Greenstock told HuffPost that the key factor was the former PM’s backing for the US idea of ‘regime change’ rather than the British policy of containment of Saddam, and his failure to set a ‘bottom line’ in his relationship with President Bush.
‘“Some of us were concerned that we were being dragged into something that didn’t seem to have a clear public justification, might be on the wrong timing, that were American reasons not British reasons. That’s where we were most uneasy.
“Blair didn’t seem to set a bottom line where Bush would realise that he could no longer count on Blair coming with him. They wouldn’t have had other allies if they hadn’t had the UK as their first ally. So we had a little bit of leverage there.”
In his book he adds that Blair failed to understand the difference between British and American cultures on war.
“The pretexts for involvement rang far hollower with most Britons than with most Americans. We feel that something has failed if [our armed forces] are sent into violent action.
“The British bar is set higher. Brits are less overtly passionate about patriotism, religion, power and wealth.”
Referring to the infamous 2002 Blair memo to Bush - where he declared ‘I’ll be with you, whatever’ - Greenstock said it was not a carte blanche to the Americans, but it revealed a wider strategic shift to the US way of thinking.
“Tony would do that. ‘George my heart is with you on this’. It didn’t mean I will never place any conditions on that. He was saying ‘George I’m your friend’. So he uses the instinctive language of saying ‘I’m in the same position as you’.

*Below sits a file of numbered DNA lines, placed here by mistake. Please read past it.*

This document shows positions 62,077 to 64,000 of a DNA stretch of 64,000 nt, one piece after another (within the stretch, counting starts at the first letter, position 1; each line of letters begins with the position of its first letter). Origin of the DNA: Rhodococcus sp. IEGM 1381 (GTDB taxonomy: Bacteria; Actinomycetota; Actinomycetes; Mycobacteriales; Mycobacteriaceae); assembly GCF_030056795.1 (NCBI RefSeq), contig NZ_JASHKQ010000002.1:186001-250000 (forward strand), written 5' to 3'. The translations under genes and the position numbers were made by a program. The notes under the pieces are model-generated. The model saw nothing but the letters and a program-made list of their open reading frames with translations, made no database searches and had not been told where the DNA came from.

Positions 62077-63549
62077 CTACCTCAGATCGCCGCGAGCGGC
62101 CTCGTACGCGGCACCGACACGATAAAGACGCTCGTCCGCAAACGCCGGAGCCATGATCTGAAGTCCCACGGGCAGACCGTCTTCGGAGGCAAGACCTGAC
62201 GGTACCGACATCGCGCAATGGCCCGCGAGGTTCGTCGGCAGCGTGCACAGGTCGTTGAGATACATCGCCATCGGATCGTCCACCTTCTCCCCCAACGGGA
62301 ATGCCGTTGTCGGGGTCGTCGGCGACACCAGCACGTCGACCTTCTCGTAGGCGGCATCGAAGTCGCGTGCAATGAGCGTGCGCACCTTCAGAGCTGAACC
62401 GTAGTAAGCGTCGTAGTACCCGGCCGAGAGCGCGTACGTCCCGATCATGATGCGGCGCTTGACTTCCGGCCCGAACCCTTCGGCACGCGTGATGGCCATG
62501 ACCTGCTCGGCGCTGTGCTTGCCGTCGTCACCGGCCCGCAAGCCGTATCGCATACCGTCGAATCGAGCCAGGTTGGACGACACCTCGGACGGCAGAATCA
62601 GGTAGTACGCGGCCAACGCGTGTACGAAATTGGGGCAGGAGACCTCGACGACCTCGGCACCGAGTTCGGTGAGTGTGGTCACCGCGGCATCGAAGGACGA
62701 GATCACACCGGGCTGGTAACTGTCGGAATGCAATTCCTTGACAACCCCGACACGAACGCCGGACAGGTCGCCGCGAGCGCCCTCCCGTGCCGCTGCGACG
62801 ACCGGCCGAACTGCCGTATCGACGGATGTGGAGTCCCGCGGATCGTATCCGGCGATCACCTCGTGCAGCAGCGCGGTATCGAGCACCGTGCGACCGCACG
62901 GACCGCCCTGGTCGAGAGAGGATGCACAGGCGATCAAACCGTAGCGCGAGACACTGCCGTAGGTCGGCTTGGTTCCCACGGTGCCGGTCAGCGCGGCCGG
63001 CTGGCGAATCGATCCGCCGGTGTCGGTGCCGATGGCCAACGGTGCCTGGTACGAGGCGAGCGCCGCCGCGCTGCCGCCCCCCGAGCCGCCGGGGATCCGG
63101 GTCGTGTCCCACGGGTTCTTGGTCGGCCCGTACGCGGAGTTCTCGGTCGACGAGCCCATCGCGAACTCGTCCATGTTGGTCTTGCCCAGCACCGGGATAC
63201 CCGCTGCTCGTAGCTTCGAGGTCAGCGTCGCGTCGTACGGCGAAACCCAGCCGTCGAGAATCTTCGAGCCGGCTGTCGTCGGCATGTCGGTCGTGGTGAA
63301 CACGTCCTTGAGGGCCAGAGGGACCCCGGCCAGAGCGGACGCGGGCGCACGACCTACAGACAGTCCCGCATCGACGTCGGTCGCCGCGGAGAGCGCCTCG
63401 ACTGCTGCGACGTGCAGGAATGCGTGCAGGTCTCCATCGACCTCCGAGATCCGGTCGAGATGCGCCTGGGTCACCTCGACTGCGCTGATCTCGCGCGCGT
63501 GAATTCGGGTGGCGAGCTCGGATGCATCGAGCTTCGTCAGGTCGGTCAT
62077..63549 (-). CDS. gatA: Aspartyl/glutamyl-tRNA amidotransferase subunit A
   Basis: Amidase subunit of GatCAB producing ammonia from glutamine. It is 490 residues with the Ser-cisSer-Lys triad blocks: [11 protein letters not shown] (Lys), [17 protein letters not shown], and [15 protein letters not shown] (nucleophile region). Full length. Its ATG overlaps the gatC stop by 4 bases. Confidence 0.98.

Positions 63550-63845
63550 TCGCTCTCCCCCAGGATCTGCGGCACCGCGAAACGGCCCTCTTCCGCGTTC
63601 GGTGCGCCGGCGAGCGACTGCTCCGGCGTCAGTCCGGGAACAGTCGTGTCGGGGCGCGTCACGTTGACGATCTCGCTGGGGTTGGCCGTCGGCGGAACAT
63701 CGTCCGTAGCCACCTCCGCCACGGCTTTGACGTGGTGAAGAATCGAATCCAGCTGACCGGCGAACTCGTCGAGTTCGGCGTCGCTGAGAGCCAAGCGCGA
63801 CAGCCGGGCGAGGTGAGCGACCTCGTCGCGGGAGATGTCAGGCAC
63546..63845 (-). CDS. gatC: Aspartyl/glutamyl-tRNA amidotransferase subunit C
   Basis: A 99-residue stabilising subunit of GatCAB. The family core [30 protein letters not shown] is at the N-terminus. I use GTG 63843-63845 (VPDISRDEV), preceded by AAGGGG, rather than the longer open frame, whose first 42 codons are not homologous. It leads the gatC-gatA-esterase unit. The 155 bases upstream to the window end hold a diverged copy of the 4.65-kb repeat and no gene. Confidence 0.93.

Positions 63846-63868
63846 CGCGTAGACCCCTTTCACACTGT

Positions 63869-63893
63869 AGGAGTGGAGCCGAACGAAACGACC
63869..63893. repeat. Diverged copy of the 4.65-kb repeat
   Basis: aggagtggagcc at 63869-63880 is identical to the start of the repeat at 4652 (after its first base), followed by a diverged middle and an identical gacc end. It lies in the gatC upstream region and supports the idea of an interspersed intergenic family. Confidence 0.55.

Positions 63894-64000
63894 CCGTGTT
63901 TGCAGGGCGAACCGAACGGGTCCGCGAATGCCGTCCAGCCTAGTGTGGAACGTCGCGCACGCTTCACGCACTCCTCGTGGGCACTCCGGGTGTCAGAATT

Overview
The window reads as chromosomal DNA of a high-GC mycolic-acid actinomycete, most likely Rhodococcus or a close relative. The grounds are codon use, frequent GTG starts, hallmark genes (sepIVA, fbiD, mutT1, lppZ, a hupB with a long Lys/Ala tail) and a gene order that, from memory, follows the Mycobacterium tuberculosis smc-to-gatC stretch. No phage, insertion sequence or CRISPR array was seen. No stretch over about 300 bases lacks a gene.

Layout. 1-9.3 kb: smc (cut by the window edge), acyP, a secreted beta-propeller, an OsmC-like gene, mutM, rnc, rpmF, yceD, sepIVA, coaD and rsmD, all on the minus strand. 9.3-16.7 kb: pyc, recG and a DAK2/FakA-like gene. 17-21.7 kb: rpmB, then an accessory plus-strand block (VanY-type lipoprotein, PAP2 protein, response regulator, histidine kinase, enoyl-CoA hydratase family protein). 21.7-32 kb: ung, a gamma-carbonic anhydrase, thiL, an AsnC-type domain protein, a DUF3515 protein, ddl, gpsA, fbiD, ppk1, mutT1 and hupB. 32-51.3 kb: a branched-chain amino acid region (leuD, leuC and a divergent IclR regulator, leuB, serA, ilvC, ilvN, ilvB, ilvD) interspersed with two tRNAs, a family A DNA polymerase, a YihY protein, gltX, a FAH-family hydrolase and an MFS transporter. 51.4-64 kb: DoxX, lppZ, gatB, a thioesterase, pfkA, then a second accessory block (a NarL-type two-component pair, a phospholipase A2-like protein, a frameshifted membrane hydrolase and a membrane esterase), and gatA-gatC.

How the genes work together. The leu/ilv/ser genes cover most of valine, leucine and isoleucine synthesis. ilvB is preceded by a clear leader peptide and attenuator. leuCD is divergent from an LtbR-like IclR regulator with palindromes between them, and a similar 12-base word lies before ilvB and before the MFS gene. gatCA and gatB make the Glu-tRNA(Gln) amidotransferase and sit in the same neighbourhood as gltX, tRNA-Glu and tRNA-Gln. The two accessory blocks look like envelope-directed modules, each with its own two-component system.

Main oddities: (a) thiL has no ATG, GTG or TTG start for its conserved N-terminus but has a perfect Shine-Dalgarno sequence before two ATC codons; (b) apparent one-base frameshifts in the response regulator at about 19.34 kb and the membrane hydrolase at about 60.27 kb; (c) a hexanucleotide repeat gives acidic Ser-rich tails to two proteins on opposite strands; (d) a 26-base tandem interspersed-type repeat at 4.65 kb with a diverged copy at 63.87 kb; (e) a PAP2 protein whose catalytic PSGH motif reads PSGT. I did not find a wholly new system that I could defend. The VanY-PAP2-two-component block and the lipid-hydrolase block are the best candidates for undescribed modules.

“But he was in a sense telling an untruth. He’s not in the same position. He’s the British Prime Minister, not an American President manque or an American Vice-President.
“[He said] ‘I’m with you on this’. What he couldn’t say was the British people or the British Parliament and defence forces are with you on this.”
On Brexit, Greenstock, who spent his career in the Foreign Office, said that other countries were telling him of they were baffled by it because UK did so much trade with the EU.
“The Japanese cannot understand what we’ve done to ourselves. The Japanese are an island with problems with their continent, but if they’d had an arrangement with their continent they wouldn’t have snapped it in two. And they realise the value of it.
“And they invested in the UK as a launch pad for their sales into the European Union and they are thinking ‘do we have to disinvest?’ They are thinking that. And so are the Americans and so are the other big countries.”
However, he added: “We can handle things, we will come back, we will have trade arrangements, we are a trading nation and from three steps back we can advance again if we are well-led, if we create new relationships, if we negotiate well.
“We have denied ourselves a lot of leverage in doing our new trade arrangements because we are demanders everywhere. And diplomats and negotiators hate being the demanders, we’ve made things harder for ourselves but we are a nation to be reckoned with.
“I think they’ve taken us three steps back and we have got the opportunity to be great again, having exhausted ourselves getting back to square one and then moving forward. I think we’ve shot ourselves somewhere, it may only be in the toe, we’ll have to see how good it is, but we are starting further back”.
* Jeremy Greenstock’s ‘Iraq: The Cost of War’ is published by Heinemann.